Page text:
Half the tents at the overnight camp were these – that says something.

Sleeping mat

There’s no option if you want lightweight: bubble wrap all the way. I had a half-length piece that weighed less than 20 g and was perfectly comfortable. It also made a good back panel for the sack. In future I’d use a full length just for a bit more comfort. It’s all relative…

Sleeping bag

I used a prototype Mountain Equipment Helium Solo (a model that already exists, but a secret update). It’s 440 g and has a hood and a fair bit of down in, but I’d have been cold if it hadn’t been mid-summer. Super compressible and I just shoved it in the dry bag with everything else during the day.


Conditions weren’t like this… imagine a smaller tent, no snow, a much thinner sleeping bag… but apart from that it was very similar.

Dry bag

Inside the pack I stuck everything inside a big dumb dry bag. This was not to stop rain, but to stop me soaking everything in the pack with sweat. Grim. It also gave the pack a bit more structure. I left one clothing layer outside the drybag that I could then put on in case it got cold (it didn’t) without accessing the drybag.


In the day I relied a fair bit on bars and had a bit of real food in the form of wraps filled with Nutella and some malt loaf. Evening meal was partly-provided, but I also carried 2 packs of ‘Big Ains’ Ainsley Harriet cous cous (more calorific, tastier, easier to cook, and cheaper than most expedition meals), cuppa soup, and a recovery drink. I also had a load of trail mix of nuts, raisins, and chocolate M&Ms. I had about 4000 calories on the first day (including breakfast), and perhaps 1800 in breakfast and hill food for the second day. That was about right for me given that I wasn’t running that hard and was mainly in zones 1 and 2.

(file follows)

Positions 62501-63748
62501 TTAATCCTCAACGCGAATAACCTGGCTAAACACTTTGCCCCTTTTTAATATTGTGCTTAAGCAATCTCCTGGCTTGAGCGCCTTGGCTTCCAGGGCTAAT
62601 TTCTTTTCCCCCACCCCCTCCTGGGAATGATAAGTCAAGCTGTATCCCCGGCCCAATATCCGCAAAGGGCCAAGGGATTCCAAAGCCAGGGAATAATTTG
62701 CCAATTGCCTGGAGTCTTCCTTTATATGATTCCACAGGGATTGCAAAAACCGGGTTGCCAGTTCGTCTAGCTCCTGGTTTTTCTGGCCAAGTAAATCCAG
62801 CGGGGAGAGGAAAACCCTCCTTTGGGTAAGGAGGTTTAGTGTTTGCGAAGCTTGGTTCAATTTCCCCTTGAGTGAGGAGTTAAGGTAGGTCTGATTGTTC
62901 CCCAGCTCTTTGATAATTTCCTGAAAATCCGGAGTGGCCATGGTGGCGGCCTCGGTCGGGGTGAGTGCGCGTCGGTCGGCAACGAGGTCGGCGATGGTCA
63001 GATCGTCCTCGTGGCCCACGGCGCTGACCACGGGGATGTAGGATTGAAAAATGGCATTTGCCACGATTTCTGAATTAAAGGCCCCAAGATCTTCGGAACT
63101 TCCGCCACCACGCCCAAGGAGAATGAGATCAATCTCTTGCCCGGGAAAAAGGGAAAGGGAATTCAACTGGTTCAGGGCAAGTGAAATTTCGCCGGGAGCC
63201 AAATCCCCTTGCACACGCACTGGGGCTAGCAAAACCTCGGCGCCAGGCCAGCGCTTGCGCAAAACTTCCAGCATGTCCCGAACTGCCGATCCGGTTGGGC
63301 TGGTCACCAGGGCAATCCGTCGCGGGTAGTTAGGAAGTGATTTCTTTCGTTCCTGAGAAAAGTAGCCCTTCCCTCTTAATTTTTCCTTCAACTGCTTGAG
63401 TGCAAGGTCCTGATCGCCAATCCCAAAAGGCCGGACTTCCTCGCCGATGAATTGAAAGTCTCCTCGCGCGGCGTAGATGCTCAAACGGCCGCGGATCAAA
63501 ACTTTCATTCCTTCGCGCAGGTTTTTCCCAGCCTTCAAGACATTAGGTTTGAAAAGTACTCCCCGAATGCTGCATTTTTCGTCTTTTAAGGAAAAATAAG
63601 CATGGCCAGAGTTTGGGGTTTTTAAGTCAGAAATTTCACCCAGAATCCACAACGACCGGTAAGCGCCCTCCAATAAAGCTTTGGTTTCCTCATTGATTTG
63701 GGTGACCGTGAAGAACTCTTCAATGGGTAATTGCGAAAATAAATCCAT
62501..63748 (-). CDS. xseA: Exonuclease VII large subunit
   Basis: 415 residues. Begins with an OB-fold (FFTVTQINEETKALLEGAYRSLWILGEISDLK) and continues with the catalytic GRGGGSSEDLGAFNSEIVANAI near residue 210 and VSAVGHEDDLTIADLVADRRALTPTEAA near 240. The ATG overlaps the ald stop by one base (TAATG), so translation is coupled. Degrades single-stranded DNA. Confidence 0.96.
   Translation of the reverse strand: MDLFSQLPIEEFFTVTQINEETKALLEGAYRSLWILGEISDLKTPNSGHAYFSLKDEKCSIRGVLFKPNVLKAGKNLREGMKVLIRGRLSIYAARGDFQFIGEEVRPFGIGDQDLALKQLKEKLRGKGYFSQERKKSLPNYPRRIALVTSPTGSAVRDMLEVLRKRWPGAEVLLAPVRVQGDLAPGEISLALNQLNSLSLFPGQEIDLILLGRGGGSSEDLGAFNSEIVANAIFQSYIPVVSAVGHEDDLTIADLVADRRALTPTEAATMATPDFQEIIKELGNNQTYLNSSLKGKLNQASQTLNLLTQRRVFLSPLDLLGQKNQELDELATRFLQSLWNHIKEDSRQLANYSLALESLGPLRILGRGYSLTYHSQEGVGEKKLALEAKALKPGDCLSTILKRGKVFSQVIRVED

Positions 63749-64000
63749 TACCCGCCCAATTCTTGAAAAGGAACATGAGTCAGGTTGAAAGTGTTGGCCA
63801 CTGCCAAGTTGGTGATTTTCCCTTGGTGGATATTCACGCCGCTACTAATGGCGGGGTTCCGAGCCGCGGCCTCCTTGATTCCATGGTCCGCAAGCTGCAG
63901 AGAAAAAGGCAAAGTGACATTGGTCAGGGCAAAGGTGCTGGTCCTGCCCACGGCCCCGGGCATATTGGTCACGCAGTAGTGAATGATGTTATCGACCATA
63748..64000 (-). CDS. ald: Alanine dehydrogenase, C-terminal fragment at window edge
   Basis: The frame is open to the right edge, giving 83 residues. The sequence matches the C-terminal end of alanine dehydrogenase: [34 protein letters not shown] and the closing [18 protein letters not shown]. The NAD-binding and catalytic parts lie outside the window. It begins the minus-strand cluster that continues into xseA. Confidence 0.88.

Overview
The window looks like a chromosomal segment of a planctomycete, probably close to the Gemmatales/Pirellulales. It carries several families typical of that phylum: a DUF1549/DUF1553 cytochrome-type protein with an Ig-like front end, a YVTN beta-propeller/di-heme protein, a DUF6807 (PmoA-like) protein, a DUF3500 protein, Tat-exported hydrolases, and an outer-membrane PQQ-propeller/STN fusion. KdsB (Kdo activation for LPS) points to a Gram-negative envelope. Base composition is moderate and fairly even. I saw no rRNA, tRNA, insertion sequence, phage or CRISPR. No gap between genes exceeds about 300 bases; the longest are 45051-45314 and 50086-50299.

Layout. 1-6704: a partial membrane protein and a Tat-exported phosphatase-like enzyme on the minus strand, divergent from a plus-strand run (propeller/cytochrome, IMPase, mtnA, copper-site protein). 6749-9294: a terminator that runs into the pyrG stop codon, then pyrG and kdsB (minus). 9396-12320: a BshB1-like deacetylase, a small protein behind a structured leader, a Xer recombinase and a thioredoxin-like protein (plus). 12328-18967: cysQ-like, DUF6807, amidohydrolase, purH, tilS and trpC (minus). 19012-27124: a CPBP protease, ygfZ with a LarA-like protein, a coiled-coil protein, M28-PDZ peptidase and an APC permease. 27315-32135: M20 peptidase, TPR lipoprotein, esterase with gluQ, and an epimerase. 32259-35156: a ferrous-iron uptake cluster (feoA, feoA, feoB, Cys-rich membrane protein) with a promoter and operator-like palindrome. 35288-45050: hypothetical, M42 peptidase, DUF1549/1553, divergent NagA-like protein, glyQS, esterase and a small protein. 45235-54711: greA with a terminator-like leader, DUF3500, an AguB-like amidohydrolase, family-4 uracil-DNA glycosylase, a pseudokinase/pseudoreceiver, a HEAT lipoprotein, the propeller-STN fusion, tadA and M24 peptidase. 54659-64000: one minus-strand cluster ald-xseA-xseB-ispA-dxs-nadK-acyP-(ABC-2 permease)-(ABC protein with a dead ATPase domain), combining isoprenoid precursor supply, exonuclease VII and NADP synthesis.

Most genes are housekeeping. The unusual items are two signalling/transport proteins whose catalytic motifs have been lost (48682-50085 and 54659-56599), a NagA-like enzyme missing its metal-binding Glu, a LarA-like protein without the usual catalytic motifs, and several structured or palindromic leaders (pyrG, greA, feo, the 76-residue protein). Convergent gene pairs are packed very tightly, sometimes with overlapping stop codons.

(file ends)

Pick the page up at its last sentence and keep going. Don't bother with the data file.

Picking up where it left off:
Ronhill Advance Racer short. My favourite running shorts. Couldn’t believe people were running in leggings: it was boiling.

Helly Hansen S/S baselayer. Not sure of the model but it wicks like a beast and has a mesh back and side panels. Essential for someone as prone to overheating as me.

Mountain Equipment Squall cap. Wore this throughout both days as my only headwear. Lightweight and breathable, kept the sun off.

Mountain Equipment Eclipse hooded zip-T. Winter-spec midlayer that seemed overkill for the forecast but it’s really comfy, the hood means you don’t need a warm hat, it keeps the sun off at camp, and I slept in it too. It’s only about 100 g heavier than a microfleece and shedloads warmer.


Whether it’s a fell run through Wales or a mountain marathon, a long run isn’t the time to try new clothing for the first time.